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African American Poetry: a Digital Anthology (1870-1926)
This digital anthology is intended as a resource for students, teachers, and researchers interested in African American poetry, published roughly in the historical period from 1870 to 1926. The aspiration is to provide access to a comprehensive collection of Black poetry from this crucial period, with contextual information, author pages, and curated mini-collections for teachers and students. As of May 2022, this site contains the full text of 34 books of poetry (including anthologies as well as single-author books), and a small but growing collection of periodical poetry.
All poems on this site should be in the public domain. We have brought together material from digital editions in two other digital projects, "Claude McKay's Early Poetry," and "Women of the Early Harlem Renaissance," and also taken advantage of new materials entering the public domain, including Langston Hughes' The Weary Blues (1926), and Countee Cullen's Color (1925). Other materials intended for inclusion in this project include the poems of Paul Laurence Dunbar, Olivia Ward Bush-Banks, James Weldon Johnson, Jean Toomer, Alice Dunbar Nelson, and William Stanley Braithwaite, among many others.
Anthologies: There were at least four major anthologies devoted to African American literature that appeared between 1922 and 1926. Of these, two were edited by Black critics, James Weldon Johnson's Book of American Negro Poetry and Alain Locke's The New Negro: an Interpretation. A third volume appeared in 1924, edited by a trio of professors, with Newman Ivey White as the lead editor: An Anthology of Verse by American Negroes. Finally, an idiosyncratic but enthusiastic contribution appeared in 1923, by the white editor and activist Robert T. Kerlin, Negro Poets and their Poems. Here, we are including the poems printed in these anthologies alongside full books of poetry published by Black authors. There is significant overlap between the anthologies, though the differences are also instructive.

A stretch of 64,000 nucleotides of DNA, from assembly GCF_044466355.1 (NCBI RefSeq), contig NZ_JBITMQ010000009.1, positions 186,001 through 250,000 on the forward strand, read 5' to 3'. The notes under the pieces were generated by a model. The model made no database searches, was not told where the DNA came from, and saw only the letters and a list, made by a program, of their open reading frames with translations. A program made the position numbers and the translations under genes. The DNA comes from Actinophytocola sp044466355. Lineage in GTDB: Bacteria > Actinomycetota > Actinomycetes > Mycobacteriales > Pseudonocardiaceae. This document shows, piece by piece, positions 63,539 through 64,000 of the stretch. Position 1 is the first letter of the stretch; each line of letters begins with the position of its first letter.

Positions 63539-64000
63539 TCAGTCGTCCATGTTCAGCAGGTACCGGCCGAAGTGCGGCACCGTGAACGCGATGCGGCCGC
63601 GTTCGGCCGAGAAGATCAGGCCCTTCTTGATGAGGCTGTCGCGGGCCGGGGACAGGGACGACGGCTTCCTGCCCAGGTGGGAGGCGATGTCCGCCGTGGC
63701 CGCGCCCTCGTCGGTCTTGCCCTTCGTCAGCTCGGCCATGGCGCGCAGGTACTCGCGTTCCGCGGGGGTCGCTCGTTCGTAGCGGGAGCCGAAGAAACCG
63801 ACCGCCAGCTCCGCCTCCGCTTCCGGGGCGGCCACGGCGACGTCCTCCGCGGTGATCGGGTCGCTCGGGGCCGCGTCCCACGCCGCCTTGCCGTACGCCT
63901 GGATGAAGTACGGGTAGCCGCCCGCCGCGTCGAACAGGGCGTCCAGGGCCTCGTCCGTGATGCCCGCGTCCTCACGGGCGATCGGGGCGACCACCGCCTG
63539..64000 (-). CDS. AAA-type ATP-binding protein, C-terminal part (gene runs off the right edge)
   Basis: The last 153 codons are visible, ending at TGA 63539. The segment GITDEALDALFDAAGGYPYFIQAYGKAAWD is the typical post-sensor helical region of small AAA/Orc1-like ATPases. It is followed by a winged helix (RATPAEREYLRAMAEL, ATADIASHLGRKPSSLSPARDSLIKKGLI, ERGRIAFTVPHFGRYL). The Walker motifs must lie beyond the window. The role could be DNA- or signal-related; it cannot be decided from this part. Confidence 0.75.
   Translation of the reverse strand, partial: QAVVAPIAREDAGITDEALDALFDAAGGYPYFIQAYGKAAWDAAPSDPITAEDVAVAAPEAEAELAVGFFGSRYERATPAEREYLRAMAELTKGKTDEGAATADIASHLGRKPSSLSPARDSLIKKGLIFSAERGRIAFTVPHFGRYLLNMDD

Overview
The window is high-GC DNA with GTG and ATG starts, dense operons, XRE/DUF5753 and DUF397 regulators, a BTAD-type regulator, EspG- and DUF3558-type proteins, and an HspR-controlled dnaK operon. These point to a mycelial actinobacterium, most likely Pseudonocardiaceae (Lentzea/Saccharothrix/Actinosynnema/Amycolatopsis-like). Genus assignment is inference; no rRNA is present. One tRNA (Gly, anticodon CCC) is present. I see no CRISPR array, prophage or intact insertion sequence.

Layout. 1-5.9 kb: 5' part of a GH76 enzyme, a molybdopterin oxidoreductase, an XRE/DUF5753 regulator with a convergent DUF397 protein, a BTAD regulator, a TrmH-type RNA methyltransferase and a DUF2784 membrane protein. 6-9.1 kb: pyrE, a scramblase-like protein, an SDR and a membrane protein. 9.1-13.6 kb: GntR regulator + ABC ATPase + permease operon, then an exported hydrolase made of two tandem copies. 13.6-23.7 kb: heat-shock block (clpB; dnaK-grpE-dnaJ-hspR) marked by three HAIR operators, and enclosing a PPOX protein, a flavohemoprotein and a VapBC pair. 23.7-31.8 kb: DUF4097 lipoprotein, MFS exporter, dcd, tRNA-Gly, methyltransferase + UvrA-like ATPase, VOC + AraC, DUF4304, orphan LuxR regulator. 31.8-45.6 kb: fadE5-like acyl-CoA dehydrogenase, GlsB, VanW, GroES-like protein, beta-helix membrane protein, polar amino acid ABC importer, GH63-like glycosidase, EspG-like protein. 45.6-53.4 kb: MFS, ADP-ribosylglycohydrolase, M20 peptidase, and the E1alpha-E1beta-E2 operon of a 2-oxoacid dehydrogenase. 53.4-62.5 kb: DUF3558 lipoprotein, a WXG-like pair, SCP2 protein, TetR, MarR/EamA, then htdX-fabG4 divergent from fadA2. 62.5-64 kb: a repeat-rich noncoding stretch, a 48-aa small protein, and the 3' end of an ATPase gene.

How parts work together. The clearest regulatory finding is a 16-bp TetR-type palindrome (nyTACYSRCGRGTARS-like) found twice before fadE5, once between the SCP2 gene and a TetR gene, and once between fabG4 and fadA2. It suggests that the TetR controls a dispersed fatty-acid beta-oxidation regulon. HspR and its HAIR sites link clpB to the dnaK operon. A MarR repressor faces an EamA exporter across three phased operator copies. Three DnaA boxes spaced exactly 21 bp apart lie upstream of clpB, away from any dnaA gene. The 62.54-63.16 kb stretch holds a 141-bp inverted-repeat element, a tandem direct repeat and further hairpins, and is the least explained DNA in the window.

Periodicals: A long-term aspiration for this project will be to include and index periodical publication of poetry by Black writers. To begin with, we have the plain text version of the November, 1926 issue of Fire!! Devoted to the Younger Negro Artists, a magazine edited by Wallace Thurman, with poetry by Langston Hughes, Countee Cullen, Helene Johnson, Arna Bontemps, and others, along with short stories by Thurman, Gwendolen Bennett, and Zora Neale Hurston. We are also starting the process of working through issues of magazines like Opportunity (1923-1926), Negro World (esp. the "Poetry for the People" column that regularly appeared in 1920-1921), and The Crisis, to discover and transcribe poetry found there. Some of the poems we have found in those periodicals can be found on this Google Drive folder; also check the Tag for "The Crisis."
Areas of Interest (Thematic Tags): As we add individual poems to the anthology, we are marking them with thematic tags as appropriate; this allows readers to find poems by area of interest -- which might be especially valuable for students. Here are some relevant tags: Race, Sonnet, Slavery, Racism, Interracial, Harlem, Music, Dance, Africa, Caribbean, Intertextual, Labor, Black Vernacular (AAVE), Religion, Labor, Travel/Migration, Frederick Douglass, Paul Laurence Dunbar.
Accessibility: all poems on this site can be downloaded from a publicly-accessible Google Drive folder here.
Students contributing to components of this project include: Heather Simoneau (2015), Hannah Provost (2020), Amira Shokr (2020), and Joanna Grim (2017).
--Amardeep Singh, Lehigh University. May 2022
Welcome: African American Poetry--a Digital Anthology
Edited by Amardeep Singh, Lehigh University
This digital anthology is an open-access resource for students, teachers, and researchers interested in African American poetry, published roughly between 1870 and 1927. The full-text materials on this site can be accessed in several different ways -- either directly (Full Text Collections), or via Author Pages, historical context, periodical name, or thematic tag.